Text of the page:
1

I don't mean simply the data format of these, as that is easy enough to look up. I am referring to what they actually mean, and the units and where they originate.

Looking at a script I have been tasked with amending, it appears radiotap.mactime is the transmission end time of a frame (from which the transmission start time can be determined by subtracting the frame length in octets divided by radiotap.datarate

Generally, are there any up-to-date references that describe all the Wireshark elements in fairly leisurely terms?

A page such as https://www.wireshark.org/docs/dfref/r/radiotap.html is of fairly limited use if one doesn't know what most of the values mean!

TIA

1

radiotap.mactime is the "value in microseconds of the MAC's 64-bit 802.11 Time Synchronization Function timer when the first bit of the MPDU arrived at the MAC". If it's the end time, whoever wrote the driver for the adapter on which the capture was done apparently didn't read the radiotap Web site's documentation for that field.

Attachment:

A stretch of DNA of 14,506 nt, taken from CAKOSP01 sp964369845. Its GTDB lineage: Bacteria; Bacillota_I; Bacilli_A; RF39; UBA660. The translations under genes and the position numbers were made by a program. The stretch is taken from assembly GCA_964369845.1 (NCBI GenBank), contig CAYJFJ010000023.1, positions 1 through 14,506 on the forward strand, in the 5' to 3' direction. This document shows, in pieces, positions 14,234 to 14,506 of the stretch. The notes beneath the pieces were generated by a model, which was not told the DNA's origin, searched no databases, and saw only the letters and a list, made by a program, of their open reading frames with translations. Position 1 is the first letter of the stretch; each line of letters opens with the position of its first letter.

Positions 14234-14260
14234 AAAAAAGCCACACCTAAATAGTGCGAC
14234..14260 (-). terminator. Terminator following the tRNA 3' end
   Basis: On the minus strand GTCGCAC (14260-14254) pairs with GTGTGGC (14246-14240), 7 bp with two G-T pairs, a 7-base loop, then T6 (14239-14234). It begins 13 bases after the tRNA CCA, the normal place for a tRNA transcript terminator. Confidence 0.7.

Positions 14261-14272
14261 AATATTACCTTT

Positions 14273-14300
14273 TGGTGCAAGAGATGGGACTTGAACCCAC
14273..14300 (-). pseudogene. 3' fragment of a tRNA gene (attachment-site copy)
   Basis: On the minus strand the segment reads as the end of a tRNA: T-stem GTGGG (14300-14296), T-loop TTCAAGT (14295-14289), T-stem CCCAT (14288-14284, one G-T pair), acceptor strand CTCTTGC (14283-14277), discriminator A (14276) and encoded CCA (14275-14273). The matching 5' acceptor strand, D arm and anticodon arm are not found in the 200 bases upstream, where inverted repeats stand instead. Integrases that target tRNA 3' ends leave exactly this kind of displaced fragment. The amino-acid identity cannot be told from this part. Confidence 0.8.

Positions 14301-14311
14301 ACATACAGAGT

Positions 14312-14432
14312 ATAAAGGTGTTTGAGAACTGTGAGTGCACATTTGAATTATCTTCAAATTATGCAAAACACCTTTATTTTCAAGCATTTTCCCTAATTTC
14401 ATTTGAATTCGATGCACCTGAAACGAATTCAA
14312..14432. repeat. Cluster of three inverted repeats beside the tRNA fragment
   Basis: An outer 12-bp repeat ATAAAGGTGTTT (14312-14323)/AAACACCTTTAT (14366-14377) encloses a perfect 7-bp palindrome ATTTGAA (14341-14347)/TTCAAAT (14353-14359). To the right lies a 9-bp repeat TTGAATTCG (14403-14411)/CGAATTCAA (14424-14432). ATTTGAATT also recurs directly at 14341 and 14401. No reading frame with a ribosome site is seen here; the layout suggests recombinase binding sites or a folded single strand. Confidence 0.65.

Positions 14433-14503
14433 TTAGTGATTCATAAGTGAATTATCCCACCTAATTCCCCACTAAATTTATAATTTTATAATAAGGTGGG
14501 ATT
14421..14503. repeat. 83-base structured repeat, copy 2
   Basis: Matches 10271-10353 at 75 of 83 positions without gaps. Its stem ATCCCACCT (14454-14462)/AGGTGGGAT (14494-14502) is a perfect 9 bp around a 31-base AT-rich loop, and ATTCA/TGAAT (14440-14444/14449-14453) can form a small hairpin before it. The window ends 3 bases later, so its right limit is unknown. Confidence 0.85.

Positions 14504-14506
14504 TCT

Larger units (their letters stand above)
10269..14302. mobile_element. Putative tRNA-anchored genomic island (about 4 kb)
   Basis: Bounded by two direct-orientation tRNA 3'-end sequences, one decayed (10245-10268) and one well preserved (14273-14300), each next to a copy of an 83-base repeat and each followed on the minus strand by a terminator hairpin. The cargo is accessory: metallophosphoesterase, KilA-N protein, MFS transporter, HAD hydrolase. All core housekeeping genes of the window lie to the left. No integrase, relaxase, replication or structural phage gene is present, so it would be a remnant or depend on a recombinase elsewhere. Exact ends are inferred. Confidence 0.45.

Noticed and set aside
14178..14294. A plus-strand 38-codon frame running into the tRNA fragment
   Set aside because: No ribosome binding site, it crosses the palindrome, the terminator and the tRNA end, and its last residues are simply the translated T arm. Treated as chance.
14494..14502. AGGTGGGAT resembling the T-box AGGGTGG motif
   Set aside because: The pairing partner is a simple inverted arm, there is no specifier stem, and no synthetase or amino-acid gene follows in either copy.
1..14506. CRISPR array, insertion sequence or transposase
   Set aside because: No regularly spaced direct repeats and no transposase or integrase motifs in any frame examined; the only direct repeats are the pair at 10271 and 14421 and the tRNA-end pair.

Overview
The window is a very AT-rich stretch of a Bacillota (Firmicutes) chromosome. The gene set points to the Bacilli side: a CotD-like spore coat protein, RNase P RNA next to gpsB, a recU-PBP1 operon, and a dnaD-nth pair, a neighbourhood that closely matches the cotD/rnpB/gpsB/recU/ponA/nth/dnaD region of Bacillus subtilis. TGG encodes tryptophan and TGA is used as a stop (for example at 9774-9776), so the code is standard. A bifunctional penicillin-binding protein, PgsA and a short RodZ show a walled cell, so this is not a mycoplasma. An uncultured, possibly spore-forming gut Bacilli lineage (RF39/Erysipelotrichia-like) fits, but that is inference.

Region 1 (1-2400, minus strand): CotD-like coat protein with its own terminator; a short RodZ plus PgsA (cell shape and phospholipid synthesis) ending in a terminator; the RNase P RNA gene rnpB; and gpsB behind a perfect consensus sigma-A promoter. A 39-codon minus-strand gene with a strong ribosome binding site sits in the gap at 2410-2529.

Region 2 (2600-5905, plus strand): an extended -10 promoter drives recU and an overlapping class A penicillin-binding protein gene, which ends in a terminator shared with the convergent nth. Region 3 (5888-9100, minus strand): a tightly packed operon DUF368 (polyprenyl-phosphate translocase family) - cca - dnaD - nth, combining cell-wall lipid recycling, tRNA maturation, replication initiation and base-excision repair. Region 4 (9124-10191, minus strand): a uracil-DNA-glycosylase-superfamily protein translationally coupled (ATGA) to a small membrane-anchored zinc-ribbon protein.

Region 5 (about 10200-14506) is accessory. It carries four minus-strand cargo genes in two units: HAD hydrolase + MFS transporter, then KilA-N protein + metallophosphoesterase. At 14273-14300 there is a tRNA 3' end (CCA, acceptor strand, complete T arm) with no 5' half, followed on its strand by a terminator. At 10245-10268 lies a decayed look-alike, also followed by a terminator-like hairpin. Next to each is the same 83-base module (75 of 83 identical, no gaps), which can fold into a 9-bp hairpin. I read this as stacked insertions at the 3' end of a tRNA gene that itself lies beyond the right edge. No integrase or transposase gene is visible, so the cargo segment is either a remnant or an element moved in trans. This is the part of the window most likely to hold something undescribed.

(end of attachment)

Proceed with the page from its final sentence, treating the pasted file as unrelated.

wlan_mgt.fixed.timestamp is the field described by section 8.4.1.10 "Timestamp field" of IEEE Std 802.11-2012. The Time Synchronization Function is described in section 10.1 "Synchronization" in that document. Note that the TSF timer does NOT represent any particular absolute time, so you can't use it to, for example, determine the time and date at which some particular packet was transmitted or received.

There probably aren't any references of the sort you describe. Protocol specifications and tutorials don't generally talk about Wireshark (or any other particular network analyzer), so all you have to translate between a Wireshark field name and the field in the specification to which it corresponds is the field name and Wireshark blurb for the field, if it has a blurb.

| improve this answer | |

Your Answer

By clicking “Post Your Answer”, you agree to our terms of service, privacy policy and cookie policy

Not the answer you're looking for? Browse other questions tagged or ask your own question.